Just over three hours from Melbourne, Rutherglen is a humble, history-steeped wine region, considered a fortified-wine capital. The region’s Muscat Mile crystallises its best winemakers into one digestible chunk (so you can get the best of the sweet, sticky stuff), while it’s also known to pull a crowd for its boozy annual Winery Walkabout festival.

Given its distance from metro Melbourne, day-tripping to Rutherglen poses a bit of a challenge. So, here are four experiences worth planning your next winery weekender around.

Take to the tower
Rutherglen is nowhere near the ocean. But cosying up in what might just be the region’s most out-of-the-box accommodation option, it feels like you’re in a lighthouse. The beautifully appointed French provincial-style apartment occupies three levels of an early 20th-century tower. There’s a spiral staircase (it’s steep – best for nimble wine-country-goers), a luxe marble-splashed bathroom and a top-floor bedroom with lush treetop views. It’s located at Mount Ophir Estate, a striking 140-acre property that has several other less extravagant stays on offer. Fun fact: it was once home to one of the largest state-of-the-art wine-producing operations in the Southern Hemisphere.

mountophirestate.com.au

A Scion of the times
Much of Rutherglen’s beauty lies in its heritage, with centuries-old wineries adhering to practises honed over just as many years. But Scion is taking a slightly different – more “progressive”, by its estimation – approach with its small-batch wines. It treats muscat grapes in ways that are a little off-piste for the region. Early-season muscat becomes the crisp, aromatic and ultra-juicy Blonde, a park-perfect white; while for the Muscat X, fortified brown muscat is aged in oak casks for at least six years to create a hard-to-categorise drop that walks the line between wine and spirit. Do an all-encompassing tasting; it includes snacks, notes and yarns from the switched-on staff. The cellar door is stark but slick, set in a corrugated iron shed among a heap of grey box trees.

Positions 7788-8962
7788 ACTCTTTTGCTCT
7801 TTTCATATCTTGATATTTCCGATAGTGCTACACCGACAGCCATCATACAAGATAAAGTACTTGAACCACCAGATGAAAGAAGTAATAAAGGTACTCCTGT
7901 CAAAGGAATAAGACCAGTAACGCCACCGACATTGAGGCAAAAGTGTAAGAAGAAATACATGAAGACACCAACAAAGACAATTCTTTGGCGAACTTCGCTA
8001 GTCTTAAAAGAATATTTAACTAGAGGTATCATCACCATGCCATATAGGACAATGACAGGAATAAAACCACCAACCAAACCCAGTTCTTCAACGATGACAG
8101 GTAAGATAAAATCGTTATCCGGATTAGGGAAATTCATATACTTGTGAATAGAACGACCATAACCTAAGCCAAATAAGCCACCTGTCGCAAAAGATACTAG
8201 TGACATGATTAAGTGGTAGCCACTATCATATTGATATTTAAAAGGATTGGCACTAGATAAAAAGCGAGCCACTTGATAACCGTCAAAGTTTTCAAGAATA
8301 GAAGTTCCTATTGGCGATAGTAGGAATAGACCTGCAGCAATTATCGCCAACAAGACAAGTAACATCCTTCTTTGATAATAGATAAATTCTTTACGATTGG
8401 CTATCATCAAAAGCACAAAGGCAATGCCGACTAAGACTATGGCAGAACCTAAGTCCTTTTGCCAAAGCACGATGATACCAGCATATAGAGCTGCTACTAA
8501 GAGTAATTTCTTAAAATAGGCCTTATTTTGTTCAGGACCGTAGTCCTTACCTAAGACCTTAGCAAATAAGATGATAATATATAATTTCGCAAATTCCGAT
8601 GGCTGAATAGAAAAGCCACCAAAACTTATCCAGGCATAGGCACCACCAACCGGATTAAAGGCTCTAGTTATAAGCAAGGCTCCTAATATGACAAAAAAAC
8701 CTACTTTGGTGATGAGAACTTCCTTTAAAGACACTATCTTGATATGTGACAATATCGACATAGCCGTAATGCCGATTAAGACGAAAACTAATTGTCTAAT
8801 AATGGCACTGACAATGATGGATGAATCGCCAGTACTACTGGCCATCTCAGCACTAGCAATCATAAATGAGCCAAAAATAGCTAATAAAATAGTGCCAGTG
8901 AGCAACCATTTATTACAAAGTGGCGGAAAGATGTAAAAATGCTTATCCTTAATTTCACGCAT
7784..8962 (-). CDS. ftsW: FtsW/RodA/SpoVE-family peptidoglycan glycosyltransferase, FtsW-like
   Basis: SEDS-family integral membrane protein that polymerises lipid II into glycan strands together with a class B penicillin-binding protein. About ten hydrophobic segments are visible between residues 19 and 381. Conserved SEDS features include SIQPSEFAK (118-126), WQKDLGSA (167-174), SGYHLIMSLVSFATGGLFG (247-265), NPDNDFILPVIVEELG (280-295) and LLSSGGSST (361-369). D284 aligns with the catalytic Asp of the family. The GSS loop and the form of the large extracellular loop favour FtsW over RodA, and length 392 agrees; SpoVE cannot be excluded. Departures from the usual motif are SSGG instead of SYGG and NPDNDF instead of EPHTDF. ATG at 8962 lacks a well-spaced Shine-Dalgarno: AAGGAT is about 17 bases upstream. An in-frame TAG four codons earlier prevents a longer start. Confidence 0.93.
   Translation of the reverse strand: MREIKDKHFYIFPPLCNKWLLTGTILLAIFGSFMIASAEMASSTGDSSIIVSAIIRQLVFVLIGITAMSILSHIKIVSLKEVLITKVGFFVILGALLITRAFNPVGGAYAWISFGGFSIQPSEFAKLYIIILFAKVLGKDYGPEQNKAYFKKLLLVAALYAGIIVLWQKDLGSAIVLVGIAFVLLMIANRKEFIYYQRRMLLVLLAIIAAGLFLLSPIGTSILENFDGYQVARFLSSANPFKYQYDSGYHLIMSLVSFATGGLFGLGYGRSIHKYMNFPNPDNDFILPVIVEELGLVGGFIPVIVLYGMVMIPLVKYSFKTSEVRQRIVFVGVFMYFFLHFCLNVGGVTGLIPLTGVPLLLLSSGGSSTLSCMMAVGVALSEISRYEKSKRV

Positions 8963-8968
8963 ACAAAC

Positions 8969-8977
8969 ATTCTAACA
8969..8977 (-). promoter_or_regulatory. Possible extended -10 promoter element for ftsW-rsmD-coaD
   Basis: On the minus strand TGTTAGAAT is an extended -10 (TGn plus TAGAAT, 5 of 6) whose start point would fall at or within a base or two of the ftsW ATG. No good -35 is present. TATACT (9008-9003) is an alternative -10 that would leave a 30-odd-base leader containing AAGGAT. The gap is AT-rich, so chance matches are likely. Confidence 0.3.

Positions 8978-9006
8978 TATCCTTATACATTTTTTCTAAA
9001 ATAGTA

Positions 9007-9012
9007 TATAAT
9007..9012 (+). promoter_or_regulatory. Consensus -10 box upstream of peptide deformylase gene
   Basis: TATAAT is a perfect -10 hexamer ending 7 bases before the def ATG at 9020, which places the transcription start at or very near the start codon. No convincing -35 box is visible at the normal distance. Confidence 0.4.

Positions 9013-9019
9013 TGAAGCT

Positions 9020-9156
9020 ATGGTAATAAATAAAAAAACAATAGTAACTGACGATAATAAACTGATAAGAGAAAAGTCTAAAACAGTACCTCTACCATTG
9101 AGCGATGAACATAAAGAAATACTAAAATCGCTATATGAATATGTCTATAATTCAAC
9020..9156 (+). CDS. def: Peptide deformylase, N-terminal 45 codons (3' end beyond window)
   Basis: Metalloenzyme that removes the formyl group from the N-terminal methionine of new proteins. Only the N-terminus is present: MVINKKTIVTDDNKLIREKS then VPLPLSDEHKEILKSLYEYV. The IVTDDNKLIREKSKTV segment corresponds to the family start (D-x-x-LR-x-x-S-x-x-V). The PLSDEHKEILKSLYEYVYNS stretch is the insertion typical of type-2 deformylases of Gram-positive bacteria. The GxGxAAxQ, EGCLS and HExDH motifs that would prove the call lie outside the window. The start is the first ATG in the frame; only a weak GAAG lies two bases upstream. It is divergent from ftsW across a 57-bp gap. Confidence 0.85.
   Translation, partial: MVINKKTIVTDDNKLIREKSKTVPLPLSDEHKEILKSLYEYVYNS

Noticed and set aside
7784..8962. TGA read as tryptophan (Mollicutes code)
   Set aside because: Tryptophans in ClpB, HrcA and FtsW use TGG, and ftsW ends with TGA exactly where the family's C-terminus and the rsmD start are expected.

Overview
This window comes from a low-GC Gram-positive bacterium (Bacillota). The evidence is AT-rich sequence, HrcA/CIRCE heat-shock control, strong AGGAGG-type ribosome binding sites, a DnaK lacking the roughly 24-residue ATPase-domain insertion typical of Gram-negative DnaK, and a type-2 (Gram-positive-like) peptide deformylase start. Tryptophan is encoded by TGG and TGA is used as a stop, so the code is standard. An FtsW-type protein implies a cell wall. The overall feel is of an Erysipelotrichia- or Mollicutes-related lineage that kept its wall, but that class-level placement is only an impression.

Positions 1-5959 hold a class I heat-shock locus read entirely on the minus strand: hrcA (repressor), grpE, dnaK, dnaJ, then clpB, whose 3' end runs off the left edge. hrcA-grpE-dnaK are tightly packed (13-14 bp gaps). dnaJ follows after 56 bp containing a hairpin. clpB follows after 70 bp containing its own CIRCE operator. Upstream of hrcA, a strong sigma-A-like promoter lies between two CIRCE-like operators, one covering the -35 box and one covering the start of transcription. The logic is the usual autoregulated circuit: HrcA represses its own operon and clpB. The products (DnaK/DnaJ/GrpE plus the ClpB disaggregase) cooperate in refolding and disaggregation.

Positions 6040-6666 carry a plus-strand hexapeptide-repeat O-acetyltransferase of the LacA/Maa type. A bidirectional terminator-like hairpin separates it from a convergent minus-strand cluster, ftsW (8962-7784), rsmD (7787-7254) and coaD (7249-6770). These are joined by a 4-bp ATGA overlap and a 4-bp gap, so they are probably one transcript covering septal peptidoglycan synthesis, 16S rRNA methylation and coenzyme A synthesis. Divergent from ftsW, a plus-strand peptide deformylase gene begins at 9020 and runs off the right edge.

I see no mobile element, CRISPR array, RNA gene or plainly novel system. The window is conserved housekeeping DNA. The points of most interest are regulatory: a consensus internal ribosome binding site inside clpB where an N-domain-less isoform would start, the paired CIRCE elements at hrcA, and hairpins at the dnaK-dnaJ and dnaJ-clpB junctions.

scionwine.com.au

Kick-arse country pies
Regional bakeries aren’t afraid to bandy about a few superlatives. So, when visiting Parker Pies – self-described as “Australia’s Greatest Pie Shop” – on Rutherglen’s main drag, I wasn’t expecting it to knock it out of the ballpark quite like it did. I can’t vouch for the nearly 25-year-old family business being the greatest pie shop in Australia, but it’s definitely one of the greatest I’ve been to. The classic steak-and-pepper pie is an award-winner for many reasons: fall-apart chunks of beef; a bang-on creamy, peppery sauce that had me forgoing the house-made tomato relish entirely (unheard of); and ludicrously flaky, buttery pastry. And, surprisingly, the chicken, ham and mustard made a chicken-pie-lover out of me. I left with half a dozen to fill my freezer with.

parkerpies.com.au

Be a winemaker for a day
Beyond a 300-metre avenue of soaring elm trees lies a National Trust-listed castle-like building – the home of All Saints, Rutherglen winemaking royalty. The family-owned winery was established in 1864, and the sprawling spot now has a moody cellar door, terrace restaurant and casual cheese-centric farm gate (where you stock up, then picnic on the grounds). It recently launched an intimate Winemaker for a Day experience for groups of two, led by winemaker Nick Brown. A rare opportunity to go into the belly of the winemaking beast, it includes a vineyard and estate tour, an intro to the tools of the trade, a private tasting in the family cellar, and a three-course lunch.

allsaintsestate.com.au